Forbes India 15th Anniversary Special

A double whammy for rural Karnataka

The higher COVID hit rural areas are already some of the worst performing districts when it comes to availability of health care services

Published: May 15, 2020 09:41:54 AM IST
Updated: May 15, 2020 09:59:48 AM IST

A double whammy for rural KarnatakaA family of migrant workers wait to board a bus back to their hometowna as Karnataka government opened inter-state transport buses for people stranded during the government-imposed nationwide lockdown against the spread of COVID-19 coronavirus, in Bangalore on May 3, 2020.
Image: Manjunath Kiran / AFP via Getty Images

The first case of COVID-19 in Karnataka was confirmed in Bengaluru on 9th March 2020. Within a span of two months, as on 9th May 2020, the total number of cases in Karnataka has risen to 753, out of which 354 are active cases, 368 have recovered and 30 have not survived . Sharing a border with Maharashtra has meant that the risk is higher for northern Karnataka. Maharashtra is the worst affected by COVID-19 in the country and the districts of Karnataka that share borders with Maharashtra such as Belagavi, Gulbarga, Vijayapura and Bidar have 85, 69, 48 and 23 positive cases respectively.

Apart for Bangalore and Mysore, the highest incidence in the state is in the north of the state. Belagavi, Vjayapura and Gulbarga have the highest incidence among the northern districts. All three share a border with Maharashtra. It is natural to expect that these areas will experience spillover from Maharashtra and this works as an additional way in which new COVID-19 cases may appear. The state borders are strict on paper but interactions among people are fluid and crossing state borders happens easily. This used to be something which was unambiguously good for a united India, but now in times of lockdown the same fluid movement of people causes more difficulty in containment.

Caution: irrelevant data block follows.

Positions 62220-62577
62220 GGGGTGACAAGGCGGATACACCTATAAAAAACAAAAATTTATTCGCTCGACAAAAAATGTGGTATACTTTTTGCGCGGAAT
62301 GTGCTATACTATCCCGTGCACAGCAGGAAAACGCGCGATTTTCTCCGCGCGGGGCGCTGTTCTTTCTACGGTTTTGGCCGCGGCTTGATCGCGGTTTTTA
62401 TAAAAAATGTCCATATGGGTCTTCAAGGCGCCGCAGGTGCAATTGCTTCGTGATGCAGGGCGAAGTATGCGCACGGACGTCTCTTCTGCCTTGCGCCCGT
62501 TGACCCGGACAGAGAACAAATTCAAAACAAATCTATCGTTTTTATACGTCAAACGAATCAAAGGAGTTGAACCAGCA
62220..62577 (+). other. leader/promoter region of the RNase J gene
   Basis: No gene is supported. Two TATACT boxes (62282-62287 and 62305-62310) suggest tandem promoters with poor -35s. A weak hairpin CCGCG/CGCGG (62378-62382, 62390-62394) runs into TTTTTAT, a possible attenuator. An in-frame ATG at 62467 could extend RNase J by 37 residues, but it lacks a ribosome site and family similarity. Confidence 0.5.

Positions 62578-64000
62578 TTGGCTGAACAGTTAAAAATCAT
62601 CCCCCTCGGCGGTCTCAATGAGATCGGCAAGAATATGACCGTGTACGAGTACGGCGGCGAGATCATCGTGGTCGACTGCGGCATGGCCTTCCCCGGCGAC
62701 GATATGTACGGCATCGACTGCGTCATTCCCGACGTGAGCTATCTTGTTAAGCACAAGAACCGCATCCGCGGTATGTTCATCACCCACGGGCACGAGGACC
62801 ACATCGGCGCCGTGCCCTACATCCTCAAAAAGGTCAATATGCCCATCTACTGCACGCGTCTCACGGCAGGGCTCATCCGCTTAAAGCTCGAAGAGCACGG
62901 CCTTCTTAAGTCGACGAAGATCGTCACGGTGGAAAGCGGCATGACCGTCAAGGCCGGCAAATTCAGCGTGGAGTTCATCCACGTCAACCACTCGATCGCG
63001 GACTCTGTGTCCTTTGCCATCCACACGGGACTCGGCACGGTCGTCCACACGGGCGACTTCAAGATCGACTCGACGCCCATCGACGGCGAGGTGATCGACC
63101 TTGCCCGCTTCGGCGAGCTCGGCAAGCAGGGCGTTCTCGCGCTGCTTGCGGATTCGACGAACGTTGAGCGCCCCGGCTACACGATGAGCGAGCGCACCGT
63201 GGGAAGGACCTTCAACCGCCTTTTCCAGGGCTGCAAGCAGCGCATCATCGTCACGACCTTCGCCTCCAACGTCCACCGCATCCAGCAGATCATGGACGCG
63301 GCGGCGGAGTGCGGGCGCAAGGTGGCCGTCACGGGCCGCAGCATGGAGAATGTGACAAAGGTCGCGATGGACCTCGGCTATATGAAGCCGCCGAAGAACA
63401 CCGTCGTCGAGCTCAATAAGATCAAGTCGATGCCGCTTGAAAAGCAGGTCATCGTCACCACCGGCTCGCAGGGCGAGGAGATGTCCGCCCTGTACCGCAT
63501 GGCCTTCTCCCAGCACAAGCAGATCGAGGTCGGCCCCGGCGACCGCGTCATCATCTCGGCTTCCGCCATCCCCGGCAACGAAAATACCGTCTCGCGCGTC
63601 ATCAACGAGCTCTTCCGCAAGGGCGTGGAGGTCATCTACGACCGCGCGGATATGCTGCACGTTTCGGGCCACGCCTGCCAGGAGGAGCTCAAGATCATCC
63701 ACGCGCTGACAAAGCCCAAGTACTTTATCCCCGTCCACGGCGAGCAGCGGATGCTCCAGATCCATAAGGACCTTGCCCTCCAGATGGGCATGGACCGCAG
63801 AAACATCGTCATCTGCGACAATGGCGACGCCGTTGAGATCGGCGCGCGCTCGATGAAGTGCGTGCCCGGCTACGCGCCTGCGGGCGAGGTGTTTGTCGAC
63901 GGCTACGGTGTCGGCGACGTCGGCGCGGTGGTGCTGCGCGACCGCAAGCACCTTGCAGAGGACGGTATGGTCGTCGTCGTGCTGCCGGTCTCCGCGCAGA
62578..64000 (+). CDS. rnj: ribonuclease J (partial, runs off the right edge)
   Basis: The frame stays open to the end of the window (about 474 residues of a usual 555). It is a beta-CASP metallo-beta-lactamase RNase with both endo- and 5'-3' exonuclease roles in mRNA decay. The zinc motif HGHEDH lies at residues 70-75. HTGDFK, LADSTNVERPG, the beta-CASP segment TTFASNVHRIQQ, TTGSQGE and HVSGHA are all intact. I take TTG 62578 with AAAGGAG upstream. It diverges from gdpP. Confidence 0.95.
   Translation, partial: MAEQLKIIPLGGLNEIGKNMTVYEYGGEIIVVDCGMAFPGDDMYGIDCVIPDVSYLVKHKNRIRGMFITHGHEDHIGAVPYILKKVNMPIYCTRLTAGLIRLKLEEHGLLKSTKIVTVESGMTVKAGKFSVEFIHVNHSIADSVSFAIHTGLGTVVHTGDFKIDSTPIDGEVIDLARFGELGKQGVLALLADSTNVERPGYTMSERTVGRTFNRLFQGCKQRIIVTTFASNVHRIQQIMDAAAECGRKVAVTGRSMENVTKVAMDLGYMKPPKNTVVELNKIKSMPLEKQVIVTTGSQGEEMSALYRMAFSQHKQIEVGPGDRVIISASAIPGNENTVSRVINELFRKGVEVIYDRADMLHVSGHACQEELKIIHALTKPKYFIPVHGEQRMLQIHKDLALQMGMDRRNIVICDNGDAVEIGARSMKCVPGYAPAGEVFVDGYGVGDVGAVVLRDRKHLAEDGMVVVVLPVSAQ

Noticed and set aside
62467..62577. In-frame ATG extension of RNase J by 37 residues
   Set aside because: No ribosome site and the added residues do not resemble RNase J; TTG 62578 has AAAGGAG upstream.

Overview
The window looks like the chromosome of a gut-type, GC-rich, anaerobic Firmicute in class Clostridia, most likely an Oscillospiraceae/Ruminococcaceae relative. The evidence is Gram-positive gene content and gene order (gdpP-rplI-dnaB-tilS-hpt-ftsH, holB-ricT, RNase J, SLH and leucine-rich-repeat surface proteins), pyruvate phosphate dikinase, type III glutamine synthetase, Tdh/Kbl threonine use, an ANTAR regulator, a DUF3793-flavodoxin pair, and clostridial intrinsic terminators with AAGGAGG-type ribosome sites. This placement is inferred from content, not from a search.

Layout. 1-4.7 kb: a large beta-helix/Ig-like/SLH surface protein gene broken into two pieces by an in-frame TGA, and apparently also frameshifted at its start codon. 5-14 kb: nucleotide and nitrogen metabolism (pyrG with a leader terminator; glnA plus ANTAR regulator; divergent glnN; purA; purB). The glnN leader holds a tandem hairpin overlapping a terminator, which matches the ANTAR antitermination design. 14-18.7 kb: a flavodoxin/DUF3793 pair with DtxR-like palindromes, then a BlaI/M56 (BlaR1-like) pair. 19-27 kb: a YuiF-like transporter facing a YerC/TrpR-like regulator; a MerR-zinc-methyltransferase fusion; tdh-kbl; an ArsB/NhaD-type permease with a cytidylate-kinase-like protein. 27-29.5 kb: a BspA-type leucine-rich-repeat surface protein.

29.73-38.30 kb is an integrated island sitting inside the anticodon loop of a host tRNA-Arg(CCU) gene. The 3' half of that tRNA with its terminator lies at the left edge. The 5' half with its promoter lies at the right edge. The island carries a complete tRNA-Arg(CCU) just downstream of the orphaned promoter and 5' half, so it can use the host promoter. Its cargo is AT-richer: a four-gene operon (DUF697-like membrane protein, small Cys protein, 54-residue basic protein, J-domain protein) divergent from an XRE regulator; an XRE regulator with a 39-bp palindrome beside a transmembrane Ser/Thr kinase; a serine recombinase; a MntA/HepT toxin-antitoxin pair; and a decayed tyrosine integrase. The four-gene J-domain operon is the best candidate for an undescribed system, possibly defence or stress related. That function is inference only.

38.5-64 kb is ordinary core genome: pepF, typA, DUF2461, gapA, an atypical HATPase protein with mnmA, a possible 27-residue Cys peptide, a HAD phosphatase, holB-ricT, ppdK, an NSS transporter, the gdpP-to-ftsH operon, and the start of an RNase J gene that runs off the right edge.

Since 31st March 2020 there have been cases where origin of the disease is unclear indicating possible community spread in Bengaluru. These cases have uncontrollably risen and spiked on 24th April 2020 with 19 positive cases  where the origin couldn’t be tracked. The last travel related case was on 14th April 2020, after which cases came from clusters or unknown sources. Overseas travel was the origin for the index patient of COVID in Karnataka. After which three clusters emerged which were at Nanjanadgu Pharma Company in Mysore, Tablighi Jamaat and any other Delhi Travel,and interstate travel. Based on the origin of spread, number of cases on account of unknown sources are now highest in Karnataka at 319 cases. Most of these cases emerged in Bengaluru, Bagalkot and Gulbarga.